Some companies have already begun rolling out their Dunbar’s Number strategy to relationship-building. These strategies are geared toward providing an authentic customer experience by building face-to-face conversations, enabling a complete sensory experience and meeting customers where they live.
1. Face-to-face interactions matter, a lot
In March, Apple updated its Genius Bar service. In the past, customers had to sign up for appointments online, or head to Apple stores for a walk-in appointment. But the walk-in process required customers to wait in the store and watch a scrolling display of names, lest they miss their time slot.
Customers now describe their issue to a store representative, who adds that information to the database of waiting customers. An algorithm determines wait time and queue priority. In the meantime, customers are free to go about their business. Apple’s new system alerts customers via text when it’s time to return to the store. The Genius bar experience has solidified Apple’s gold standard in delivering customer service.
The defining reason why the Genius bar is remarkable is because it facilitates trust, interaction and service between Apple and its customers. For its efforts, consumers voted the electronics giant as the number one company in Brand Keys’ 2015 Customer Loyalty Engagement Index.
Robert Passikoff, Brand Keys’ founder and president, writes:
“In a marketplace where brands struggle to create meaningful differentiation and engagement, those who [are] able to identify customers’ expectations and address them via authentic emotional values, will see tangible bottom-line results.”
Apple isn’t the only company to take the idea of authentic customer relationships to heart. Bonobos, the online clothing retailer, operates Guideshops, pop-ups that allow customers to try on items and speak with salespeople. E-commerce platform Shopify is in the midst of opening week-long pop-ups in a number of North American cities. The stores don’t sell anything; they house workshops where Shopify clients can learn about the platform and how it can help their businesses.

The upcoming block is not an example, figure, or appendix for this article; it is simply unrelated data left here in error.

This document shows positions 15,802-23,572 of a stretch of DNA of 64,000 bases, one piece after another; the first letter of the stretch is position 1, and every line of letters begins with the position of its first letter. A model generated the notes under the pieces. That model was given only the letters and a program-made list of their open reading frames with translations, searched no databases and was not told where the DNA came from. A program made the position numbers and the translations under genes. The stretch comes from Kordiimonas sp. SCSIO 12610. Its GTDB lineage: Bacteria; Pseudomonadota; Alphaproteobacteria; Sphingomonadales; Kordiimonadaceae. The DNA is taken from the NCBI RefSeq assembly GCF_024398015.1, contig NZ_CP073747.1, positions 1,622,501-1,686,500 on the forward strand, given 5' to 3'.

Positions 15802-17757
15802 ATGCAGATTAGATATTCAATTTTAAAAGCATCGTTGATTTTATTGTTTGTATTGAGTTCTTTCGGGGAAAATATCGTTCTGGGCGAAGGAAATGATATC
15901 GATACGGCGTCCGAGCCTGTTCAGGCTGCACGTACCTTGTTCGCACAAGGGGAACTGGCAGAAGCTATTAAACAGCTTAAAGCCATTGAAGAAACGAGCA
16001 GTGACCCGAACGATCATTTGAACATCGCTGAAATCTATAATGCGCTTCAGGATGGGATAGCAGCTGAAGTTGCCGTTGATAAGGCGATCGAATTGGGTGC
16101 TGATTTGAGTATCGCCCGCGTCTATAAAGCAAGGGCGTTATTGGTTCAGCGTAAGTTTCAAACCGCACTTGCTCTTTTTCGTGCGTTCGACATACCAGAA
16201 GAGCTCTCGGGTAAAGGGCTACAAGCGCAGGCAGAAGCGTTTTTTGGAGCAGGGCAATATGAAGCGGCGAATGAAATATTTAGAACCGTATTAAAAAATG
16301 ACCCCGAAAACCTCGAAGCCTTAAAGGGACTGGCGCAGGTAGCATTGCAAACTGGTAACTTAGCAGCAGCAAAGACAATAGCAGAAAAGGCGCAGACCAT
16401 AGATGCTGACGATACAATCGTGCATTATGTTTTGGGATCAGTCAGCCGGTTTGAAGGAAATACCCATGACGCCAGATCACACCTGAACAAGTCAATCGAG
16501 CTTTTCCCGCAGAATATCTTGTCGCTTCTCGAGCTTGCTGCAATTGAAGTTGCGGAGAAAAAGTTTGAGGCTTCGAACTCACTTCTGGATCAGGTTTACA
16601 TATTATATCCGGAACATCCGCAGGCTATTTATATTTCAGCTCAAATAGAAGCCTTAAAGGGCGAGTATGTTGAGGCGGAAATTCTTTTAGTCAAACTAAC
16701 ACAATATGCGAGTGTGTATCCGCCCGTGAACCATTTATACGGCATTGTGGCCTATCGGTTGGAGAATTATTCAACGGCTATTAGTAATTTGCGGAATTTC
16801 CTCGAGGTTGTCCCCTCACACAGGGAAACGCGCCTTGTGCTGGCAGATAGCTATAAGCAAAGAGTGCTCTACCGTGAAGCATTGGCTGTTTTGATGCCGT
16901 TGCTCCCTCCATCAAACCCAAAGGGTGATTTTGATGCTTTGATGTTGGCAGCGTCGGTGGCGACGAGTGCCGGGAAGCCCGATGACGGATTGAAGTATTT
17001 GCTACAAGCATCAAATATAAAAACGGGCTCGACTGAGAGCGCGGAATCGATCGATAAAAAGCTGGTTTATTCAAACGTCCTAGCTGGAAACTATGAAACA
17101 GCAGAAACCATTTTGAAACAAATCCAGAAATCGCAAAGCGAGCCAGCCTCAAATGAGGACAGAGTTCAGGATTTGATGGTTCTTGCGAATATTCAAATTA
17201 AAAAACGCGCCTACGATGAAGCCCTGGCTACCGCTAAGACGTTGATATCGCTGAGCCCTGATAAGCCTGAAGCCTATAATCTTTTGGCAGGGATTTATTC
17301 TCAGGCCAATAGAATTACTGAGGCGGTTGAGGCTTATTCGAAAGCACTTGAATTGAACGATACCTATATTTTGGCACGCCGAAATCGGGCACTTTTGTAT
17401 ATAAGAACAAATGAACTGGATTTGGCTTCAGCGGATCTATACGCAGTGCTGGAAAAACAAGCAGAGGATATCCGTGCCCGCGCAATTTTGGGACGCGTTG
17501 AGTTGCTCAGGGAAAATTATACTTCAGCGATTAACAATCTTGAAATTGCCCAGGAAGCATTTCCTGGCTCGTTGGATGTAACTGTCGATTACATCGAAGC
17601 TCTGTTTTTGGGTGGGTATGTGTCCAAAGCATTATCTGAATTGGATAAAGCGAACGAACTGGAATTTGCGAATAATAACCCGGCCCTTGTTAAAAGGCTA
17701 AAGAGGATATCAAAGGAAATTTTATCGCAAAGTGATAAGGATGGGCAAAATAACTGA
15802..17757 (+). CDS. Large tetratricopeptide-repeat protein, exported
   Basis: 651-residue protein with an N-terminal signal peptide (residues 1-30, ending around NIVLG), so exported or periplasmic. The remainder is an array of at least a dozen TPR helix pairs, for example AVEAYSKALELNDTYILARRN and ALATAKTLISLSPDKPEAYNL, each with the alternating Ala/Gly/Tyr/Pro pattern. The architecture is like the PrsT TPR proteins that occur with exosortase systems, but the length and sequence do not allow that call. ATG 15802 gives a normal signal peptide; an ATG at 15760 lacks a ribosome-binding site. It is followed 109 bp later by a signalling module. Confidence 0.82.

The goal of the Genius Bar, of Guideshops, of Shopify workshops, is the same. Provide customers an authentic, in person experience with the brand. This connection helps fuel trust — the second-most important factor behind Millennials’ brand loyalty, according to this NewsCred report. Trust breeds loyalty, and brand loyalty pays off, a BIAKelsey and Manta report finds. Repeat customers, it says, spend 67% more than new customers. Create trust-building authentic relationships, engender brand loyalty, realize stronger bottom line.
2. Brick and mortar enables a complete sensory experience
On Psychology Today, Kit Yarrow writes about sociocultural shifts that affect shoppers’ psychology. She references Edelman’s Trust Barometer, and notes that what people trust most are other people. It’s why, she writes, “‘crowd cred’ is more important than ever.” This crowd cred, she explains, is how “retailers that showcase the opinions of other shoppers — through things like ‘most pinned’ tags in stores or product ratings online — simply look more trustworthy.”
Part of what advances the perception of trustworthiness in shoppers’ minds is their sensory experience. “Sensory components of shopping are more influential than ever,” says Yarrow. “Today’s shopper… form[s] opinions through visual and symbolic information such as colors, assortments, and organization much more readily than words.” Customers want information. Information helps people develop opinions and, eventually, trust. Online product information helps, but nothing can replace the emotional connection shoppers feel when they can walk into a store, and compare and contrast physical items.
3. Meet customers where they live